I am pressing on. Knowing Brother Lawrence is right. And I am distracted. And I need to practice God’s presence. A lot.

The second book, a fantasy, first book in a series, didn’t grab me at first. Thomas Covenant is a leper who has lost life—his life—because of his disease. It is at the scene of an impending accident that he is transported to another world where he seems to be expected to be a hero (don’t worry, I haven’t gotten far enough to really give a good spoiler). Definitely a unique twist, but I allowed myself to be led there.

In the second world, while his health appears to be improving, it is his mind he worried about losing.

Stephen Donaldson is a beautiful writer. He is a wordsmith. I have read and re-read paragraphs just for the sheer beauty of the words. But his wonderful words paint an aching picture. I kept feeling related to Thomas Covenant. Why was I feeling related to a leper? Slowly I am coming to see the metaphor that is this character. He is an outcast. He is locked out of society. He is different. His disease is unlovable. He is grasping to hold onto not just his physical, but also his mental health. He makes his way through both worlds one step at a time. He keeps moving. He does the next thing presented to him. And how many days have I felt like that? I don’t know, maybe my struggle with Covenant is that I have identified with him a little too much and if he fails, see a prophecy for myself. Yes, yes…over analyzing a bit much there. But when you suspend disbelief that happens.

What I feel I am getting from both books is a message to focus on the now. Walk to joy one step at a time. Even though our difficulties as a family have been minor compared to some, this is the first time in my life I have really questioned God. I have had difficulty finding praise. I haven’t had music on for me in the house for a few months. I’ve never felt like this before. Now know, I don’t question God’s existence, I don’t question He is right. I am just confused as to the whys and wherefores. It comes down to something I have said before. “The problem is not with God, but with me.” But it’s just a different problem and, like Thomas Covenant, I feel stranded in a different land. Hopefully I can hang on to Brother Lawrence’s arm and fall in step and refocus. Hopefully Thomas Covenant and I will come through the impending battle.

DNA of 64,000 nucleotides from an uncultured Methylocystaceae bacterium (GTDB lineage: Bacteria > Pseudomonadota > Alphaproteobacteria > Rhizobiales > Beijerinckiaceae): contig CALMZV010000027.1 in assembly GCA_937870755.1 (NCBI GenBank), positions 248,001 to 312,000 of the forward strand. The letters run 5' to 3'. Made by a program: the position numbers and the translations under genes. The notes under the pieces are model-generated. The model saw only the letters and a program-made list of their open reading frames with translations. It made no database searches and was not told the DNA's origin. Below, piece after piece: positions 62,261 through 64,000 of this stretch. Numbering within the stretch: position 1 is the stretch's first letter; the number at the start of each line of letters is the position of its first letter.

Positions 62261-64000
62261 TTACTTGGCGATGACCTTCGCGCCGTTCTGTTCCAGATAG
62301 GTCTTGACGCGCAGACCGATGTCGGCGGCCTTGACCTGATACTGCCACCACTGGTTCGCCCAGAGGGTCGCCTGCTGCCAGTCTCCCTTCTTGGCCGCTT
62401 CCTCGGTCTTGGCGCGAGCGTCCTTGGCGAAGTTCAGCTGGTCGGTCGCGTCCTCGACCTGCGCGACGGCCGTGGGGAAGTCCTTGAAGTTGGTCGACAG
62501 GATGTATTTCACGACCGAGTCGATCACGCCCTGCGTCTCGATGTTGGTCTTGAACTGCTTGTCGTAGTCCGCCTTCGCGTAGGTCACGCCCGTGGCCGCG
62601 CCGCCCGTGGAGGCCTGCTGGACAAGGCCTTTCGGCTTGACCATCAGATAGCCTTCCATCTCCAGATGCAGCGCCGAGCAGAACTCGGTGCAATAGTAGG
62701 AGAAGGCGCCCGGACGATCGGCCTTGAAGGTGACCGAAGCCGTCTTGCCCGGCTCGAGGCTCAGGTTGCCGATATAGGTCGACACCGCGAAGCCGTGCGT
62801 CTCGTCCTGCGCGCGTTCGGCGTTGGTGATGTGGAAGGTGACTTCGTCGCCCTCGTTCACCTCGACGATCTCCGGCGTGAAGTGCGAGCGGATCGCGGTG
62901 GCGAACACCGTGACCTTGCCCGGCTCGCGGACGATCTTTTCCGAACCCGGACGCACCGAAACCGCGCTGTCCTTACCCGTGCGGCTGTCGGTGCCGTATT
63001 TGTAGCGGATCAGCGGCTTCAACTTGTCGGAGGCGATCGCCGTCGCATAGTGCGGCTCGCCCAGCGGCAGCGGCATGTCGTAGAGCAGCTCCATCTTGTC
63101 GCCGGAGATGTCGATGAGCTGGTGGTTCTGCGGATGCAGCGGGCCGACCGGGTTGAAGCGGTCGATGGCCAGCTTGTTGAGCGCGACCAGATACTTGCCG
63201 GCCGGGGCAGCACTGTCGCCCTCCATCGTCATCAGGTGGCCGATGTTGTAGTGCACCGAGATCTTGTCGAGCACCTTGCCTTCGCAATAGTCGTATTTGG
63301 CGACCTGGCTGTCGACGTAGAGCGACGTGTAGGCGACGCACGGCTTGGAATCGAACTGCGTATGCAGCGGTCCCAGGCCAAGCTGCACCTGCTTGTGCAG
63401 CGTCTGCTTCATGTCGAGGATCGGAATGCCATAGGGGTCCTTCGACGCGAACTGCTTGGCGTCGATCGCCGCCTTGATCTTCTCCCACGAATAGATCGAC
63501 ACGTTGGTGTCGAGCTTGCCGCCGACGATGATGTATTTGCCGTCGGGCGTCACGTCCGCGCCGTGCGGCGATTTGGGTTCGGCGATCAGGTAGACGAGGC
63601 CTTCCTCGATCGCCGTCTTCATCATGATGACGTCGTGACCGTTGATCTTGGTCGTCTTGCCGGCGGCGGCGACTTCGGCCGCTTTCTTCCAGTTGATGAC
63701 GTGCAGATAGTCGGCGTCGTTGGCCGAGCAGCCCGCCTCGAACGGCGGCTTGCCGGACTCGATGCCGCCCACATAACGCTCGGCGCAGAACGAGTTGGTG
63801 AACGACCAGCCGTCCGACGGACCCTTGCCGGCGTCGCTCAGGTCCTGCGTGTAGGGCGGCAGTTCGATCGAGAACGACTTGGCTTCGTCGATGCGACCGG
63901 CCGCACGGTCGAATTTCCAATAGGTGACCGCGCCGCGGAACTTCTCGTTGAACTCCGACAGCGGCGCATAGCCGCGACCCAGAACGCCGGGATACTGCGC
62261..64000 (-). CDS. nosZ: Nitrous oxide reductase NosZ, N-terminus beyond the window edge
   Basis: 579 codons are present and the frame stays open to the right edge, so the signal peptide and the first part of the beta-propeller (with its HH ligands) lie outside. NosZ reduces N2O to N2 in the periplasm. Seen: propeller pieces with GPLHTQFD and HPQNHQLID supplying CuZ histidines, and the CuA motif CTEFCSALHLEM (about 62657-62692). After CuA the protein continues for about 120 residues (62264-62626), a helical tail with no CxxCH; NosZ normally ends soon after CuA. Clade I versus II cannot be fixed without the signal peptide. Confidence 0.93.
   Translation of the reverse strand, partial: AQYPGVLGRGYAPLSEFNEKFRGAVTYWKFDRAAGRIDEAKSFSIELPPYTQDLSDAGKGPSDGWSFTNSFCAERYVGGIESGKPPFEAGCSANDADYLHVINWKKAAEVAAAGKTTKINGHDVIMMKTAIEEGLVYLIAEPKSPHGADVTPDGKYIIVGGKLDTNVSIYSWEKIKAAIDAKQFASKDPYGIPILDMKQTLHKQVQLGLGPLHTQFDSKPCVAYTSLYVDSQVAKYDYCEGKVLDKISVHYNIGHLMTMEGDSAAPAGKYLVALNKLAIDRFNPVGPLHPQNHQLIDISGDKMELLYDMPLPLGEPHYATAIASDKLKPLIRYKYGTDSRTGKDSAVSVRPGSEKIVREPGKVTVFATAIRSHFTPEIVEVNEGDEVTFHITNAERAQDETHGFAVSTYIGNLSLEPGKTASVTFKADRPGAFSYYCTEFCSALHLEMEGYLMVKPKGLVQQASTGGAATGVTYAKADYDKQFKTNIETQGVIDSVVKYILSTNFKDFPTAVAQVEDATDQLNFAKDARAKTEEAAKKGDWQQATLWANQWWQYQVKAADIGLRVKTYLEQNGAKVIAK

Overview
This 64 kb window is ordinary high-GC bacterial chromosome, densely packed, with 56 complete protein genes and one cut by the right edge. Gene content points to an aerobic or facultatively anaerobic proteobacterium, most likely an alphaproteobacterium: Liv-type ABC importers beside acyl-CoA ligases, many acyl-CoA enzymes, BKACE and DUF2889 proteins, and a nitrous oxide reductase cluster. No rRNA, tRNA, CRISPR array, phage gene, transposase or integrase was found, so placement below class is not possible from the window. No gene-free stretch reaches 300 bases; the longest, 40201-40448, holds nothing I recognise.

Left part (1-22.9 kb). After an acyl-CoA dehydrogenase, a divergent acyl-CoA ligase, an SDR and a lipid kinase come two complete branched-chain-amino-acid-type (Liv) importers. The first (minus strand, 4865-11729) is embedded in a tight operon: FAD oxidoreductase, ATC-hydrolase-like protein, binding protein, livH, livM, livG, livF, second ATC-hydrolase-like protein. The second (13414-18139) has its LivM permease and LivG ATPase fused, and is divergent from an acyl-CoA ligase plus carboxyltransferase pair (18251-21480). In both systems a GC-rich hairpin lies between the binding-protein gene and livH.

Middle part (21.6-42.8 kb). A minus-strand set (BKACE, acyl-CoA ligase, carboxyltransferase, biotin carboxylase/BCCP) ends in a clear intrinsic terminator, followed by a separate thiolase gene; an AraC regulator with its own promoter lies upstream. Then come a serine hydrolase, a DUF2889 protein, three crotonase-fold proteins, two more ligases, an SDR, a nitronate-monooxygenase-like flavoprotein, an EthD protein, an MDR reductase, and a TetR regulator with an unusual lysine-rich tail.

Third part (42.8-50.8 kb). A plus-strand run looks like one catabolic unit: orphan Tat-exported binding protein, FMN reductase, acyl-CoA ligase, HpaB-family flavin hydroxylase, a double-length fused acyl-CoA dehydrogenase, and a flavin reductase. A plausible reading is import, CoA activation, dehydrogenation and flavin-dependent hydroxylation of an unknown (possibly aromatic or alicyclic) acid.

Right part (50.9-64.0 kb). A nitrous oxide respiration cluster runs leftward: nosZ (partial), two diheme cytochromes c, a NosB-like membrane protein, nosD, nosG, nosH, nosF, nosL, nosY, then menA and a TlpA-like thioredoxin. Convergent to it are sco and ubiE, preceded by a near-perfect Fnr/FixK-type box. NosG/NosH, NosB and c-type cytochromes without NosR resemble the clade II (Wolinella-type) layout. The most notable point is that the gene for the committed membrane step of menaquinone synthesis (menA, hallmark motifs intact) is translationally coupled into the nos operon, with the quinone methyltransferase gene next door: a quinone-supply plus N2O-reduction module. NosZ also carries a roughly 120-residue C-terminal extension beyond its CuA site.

O my God, since Thou art with me, and I must now, in obedience to Thy commands, apply my mind to these outward things, I beseech Thee to grant me the grace to continue in Thy presence; and to this end do Thou prosper me with Thy assistance, receive all my works, and possess all my affections. –Brother Lawrence, The Practice of the Presence of God

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DebD said...

I've heard very good things about Brother Lawrence but never read him.

I read the Thomas Covenant series several years ago - good, thoughtful reading.

Now that I'm done with my book club selections for a while, I'm looking forward to getting into something a bit more meatier myself.

Deb from the library
(oh, and I also have the habit of reading 4-5 books at once)

Bss said...

Both of those books sound like interesting reading. I'll have to put them on my list of books to look for when we go home this summer. My husband always has a few books open and going at one time, but I like to read them one at a time. My mind can't keep up with more than that! lol